Susanne Sundfr

Susanne Sundfr
Event on 2015-05-21 20:00:00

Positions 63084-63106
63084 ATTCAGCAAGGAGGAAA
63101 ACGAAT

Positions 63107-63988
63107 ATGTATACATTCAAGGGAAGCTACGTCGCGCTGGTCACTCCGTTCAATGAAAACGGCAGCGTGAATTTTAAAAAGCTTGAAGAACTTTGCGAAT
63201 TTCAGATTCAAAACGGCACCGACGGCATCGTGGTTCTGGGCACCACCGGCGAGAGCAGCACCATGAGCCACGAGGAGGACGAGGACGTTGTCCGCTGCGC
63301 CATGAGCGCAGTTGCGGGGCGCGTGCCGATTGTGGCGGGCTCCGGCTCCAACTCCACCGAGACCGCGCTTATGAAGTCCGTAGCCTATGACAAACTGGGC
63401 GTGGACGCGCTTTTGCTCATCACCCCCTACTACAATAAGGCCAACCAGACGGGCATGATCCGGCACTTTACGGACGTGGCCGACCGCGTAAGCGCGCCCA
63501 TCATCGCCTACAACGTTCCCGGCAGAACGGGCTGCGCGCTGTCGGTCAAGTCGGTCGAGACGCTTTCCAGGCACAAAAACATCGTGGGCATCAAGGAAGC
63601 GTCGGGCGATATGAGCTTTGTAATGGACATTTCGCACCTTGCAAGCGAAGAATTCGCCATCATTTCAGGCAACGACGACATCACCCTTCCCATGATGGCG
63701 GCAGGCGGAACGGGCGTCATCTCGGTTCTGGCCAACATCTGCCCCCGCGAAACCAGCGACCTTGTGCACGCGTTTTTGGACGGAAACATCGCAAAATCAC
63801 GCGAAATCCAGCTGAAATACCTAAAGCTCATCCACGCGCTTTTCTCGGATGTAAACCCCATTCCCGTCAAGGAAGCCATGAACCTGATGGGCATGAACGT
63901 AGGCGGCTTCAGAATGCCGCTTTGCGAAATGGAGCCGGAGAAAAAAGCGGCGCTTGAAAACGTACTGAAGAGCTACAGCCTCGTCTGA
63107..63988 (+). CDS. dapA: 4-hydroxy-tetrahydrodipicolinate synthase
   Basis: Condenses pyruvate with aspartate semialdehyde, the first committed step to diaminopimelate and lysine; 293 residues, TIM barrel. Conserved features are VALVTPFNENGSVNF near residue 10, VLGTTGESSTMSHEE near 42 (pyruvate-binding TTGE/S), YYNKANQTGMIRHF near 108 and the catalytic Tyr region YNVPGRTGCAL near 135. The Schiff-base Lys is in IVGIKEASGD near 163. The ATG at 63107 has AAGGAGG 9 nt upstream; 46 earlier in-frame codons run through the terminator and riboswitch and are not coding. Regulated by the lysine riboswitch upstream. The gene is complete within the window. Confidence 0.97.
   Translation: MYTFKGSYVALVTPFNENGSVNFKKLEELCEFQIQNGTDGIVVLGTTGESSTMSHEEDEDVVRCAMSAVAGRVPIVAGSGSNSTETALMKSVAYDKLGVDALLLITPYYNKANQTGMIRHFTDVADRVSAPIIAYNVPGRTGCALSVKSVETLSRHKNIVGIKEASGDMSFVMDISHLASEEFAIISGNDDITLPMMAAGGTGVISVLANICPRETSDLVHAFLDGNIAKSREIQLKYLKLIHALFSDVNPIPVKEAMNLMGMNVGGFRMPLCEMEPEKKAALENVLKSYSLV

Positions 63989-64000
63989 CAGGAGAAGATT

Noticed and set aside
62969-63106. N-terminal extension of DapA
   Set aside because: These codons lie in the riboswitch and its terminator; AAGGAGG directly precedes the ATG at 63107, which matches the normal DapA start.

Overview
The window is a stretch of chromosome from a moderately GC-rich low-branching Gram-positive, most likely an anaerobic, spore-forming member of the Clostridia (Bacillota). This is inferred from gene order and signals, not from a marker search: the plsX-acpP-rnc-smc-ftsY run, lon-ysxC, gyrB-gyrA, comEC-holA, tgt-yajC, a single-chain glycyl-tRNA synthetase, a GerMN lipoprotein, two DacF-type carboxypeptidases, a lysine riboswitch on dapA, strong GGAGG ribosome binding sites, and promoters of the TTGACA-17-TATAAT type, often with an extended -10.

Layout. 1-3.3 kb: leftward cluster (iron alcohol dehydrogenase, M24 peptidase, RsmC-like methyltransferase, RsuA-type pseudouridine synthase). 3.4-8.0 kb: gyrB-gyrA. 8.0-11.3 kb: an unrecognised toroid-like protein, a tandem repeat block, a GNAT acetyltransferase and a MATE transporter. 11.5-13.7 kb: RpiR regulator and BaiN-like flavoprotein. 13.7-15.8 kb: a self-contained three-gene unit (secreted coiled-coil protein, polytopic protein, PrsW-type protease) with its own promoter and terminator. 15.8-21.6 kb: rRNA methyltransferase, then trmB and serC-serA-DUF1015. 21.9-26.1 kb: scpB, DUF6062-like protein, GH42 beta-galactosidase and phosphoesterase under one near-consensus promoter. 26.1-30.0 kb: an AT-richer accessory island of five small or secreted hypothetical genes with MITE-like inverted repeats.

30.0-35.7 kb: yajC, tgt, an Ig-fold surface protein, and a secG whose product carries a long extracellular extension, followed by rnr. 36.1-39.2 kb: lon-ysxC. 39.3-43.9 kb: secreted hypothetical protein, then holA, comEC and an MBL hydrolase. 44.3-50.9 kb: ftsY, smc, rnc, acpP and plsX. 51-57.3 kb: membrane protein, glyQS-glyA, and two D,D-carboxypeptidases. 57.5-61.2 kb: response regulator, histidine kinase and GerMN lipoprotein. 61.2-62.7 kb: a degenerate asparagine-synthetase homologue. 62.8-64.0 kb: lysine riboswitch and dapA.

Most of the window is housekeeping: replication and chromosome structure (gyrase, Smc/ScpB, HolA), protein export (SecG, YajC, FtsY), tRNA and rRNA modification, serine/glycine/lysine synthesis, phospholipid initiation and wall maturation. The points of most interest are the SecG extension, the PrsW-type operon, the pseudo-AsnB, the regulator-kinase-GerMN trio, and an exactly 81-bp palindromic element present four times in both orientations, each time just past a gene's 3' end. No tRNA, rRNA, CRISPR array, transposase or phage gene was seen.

So, its definite, then These are the words that open Susanne Sundfrs extraordinary new album, Ten Love Songs. Casual but incredibly bleak, the inquiry sets the scene for a record that looks unblinkingly at the contradictions, hopes and fears, and the capacity both for rapture and betrayal that the human heart encompasses. Musically, the ambiguously titled album pulls Susanne closer to pop terrain than she has been before. Yet it also sings with the artistic freedom that has always characterised her work. Barring three tracks Accelerate, on which she worked with Jonathan Bates, aka Big Black Delta; Memorial, with Anthony Gonzalez of M83; and Silencer, which saw her reunited with her long-time collaborator Lars Horntveth the album was self-produced. I wanted to feel a sense of independence in what I was doing, Susanne says, and I had very strong opinions about how it should sound. Its something Ive wanted to do since my early twenties, and I think I felt ready to prove to myself that I could actually do it. Ive always had this insecurity about being completely independent in what I do and maybe generally in life, too. But Ive also felt this very strong desire to be free. So I think I needed some confirmation that I could do it. On some level, it is a very personal album; and given the themes, I wanted to do it exactly my own way.The albums centrepiece is the 10-minute Memorial. A giant song whose first section gives way to a heartbreakingly beautiful and forlorn fantasia for chamber orchestra and piano that, though wordless, expresses longing, dejection and pain as powerfully as any words could, Memorial epitomises the ambition of the album as a whole. And its central refrain You took off my dress and you never put it on again captures the vulnerability, self-knowledge and candour at the heart of Susannes songwriting. People try to describe their emotions with numbers today, and in terms of science, which I feel is like the religion of today. It is very taboo to be a vulnerable person. Its almost like the biggest weakness today is to be a human being, because everything around us is about perfection, as if were trying to be like robots. Its sort of what Radiohead were portraying on Ok Computer, and now its actually happening. If I listen to music or read books where people are saying, Im very human, I feel a lot of things, bad things, good things, thats what touches me. I definitely didnt intend the song to be that long, but when I was working on it, I knew it needed to continue, that it didnt make sense for it to end sooner. I worked on the first part with Anthony, and he transformed it into a massive 80s ballad. Hes a genius, I think.The 80s are a touchstone throughout Ten Love Songs. If there are moments in Memorial that call to mind Freddie Mercurys infamously flamboyant operatic duet with Montserrat Caballe on Barcelona, that suits Susanne just fine. I love Queen, and Freddie Mercury. I saw Live Aid when I was about 18, they broadcast it on one of the channels in Norway and I was just sucked towards the screen when he came on stage. His charisma was insane. The solo on Fade Away was also very inspired by Queen. Such references were very conscious, she says. The song Kamikaze is just one among several instances of pops textural and structural architecture informing the music, its huge canvas and furious propulsion recalling Madonnas Like a Prayer. If thats how people react, I dont mind that sort of compliment at all, Susanne laughs. Kamikaze is a pop song, for sure. And thats what I wanted to create on this album; I wanted to be more mainstream. Not in the sense of the sound, but in terms of expression. There is something about pop songs that, to me, hits me more than any other types of song do. Ive been a sucker for pop music since I was a little girl, and Ive always wanted to make a pop record. So I guess this is my attempt!As ever with Susanne, though, this attempt is constantly being subverted, as her experimental inclinations blur the pop picture. Delirious is a prime example. Another huge song, it conjures up a sense of a battle, between melodic conformity and textural abandon. The vocal hooks and pulsating synth bass drive the track in one direction, the chilling choir and menacing ascending strings (played, as they are elsewhere on the album, by Trondheimsolistene) drag it back down into darkness, as the lyrics I hope youve got a safety net, 'cause Im going to push you over the edge turn the screw. This tension has long been a feature of Susannes work: melodic purity locked in a struggle with a creativity that obeys no rules.The album also contains elements of humour though, albeit of a dark variety. Take for instance Susannes description of the percussion on Kamikaze. I found gunshot samples on the internet. There is actually this drum machine that has a separate drum kit called Armageddon. Its my favourite kit, lots of gunshots and grenades and bombs, and its fun just to run through all the sounds, its like mayhem in your ears. I met this guy in New York who makes synthesizers, Leon Dewan, and asked him to make plane-crash sounds, which is what you hear on Kamikaze. There are a lot of war sounds, and imagery, on the record.Alongside the aggression is a noticeable degree of vulnerability. Darlings, the hymnal opening track, sees Susanne sing with heartbreaking openness over a wheezing harmonium. And the penultimate song, Trust Me, is, both lyrically and musically, almost too much to bear. You cannot replace me, she sings, before the choir ascends, until the song ends on a chord of absolute bleakness and desolation. Lyrically, I think Trust Me is one of the most interesting songs, says Susanne, because it talks about relationships in a way thats not necessarily positive or loving, but theres still a lot of love there. I really wanted to portray different aspects of relationships. I prefer to read or hear or see aspects of humanity that arent always mainstream or correct. Is she aware that people may treat the album as autobiographical? Well, that makes sense, in a way, she replies. Love is very personal, but its also universal everyone feels it. You cant go through life without loving someone, or youre not a human being. To me, love isnt always what it seems. The interesting thing for me about the album is that when I first started to work on it, I wanted to make an album about violence, and then, as I was writing the songs, there were violent aspects, but they were usually about love or relationships, how you connect with other people. And in the end, that turned out to be 10 love songs.After an intensive period of collaborations with Anthony Gonzalez on the song Oblivion, for the film of the same name, starring Tom Cruise; with Ryksopp, on last years Running to the Sea single, and covering Depeche Modes Ice Machine for the duos Late Night Tales compilation; remixing Maps single AMA; and, most recently producing The Urge Drums, the first album by the Canadian-Norwegian duo Bow to Each Other Susanne has now answered the call of her own muse. Her journey to this point has been a fascinating and absorbing one: among the staging posts have been the melodious pop of Take One, the radical left turn of The Brothel and the majestic, swirling, stormy electronica of The Silicone Veil. But Ten Love Songs is arguably her most compelling and fully realised work yet. The fact that it ends with Insects, a sinister, predatory, disturbing song that is somehow both sensual and dystopian, seems fitting. This is what happens when we forget to love, Susanne seems to be saying. So Ten Love Songs begins with a lament and ends with a stark reminder of a world without love. Love and hate are closer than we want to think they are, she says. Susannes new album negotiates that thinnest of lines fearlessly. If courage is a crucial factor in great art, she has it, in spades. What Ten Love Songs cost her, we cant know. But we have a duty, surely, to jump into the fray, too, and without fear.Susanne Sundfr will release Ten Love Songs on 16th February 2015, through Sonnet Sound via Kobalt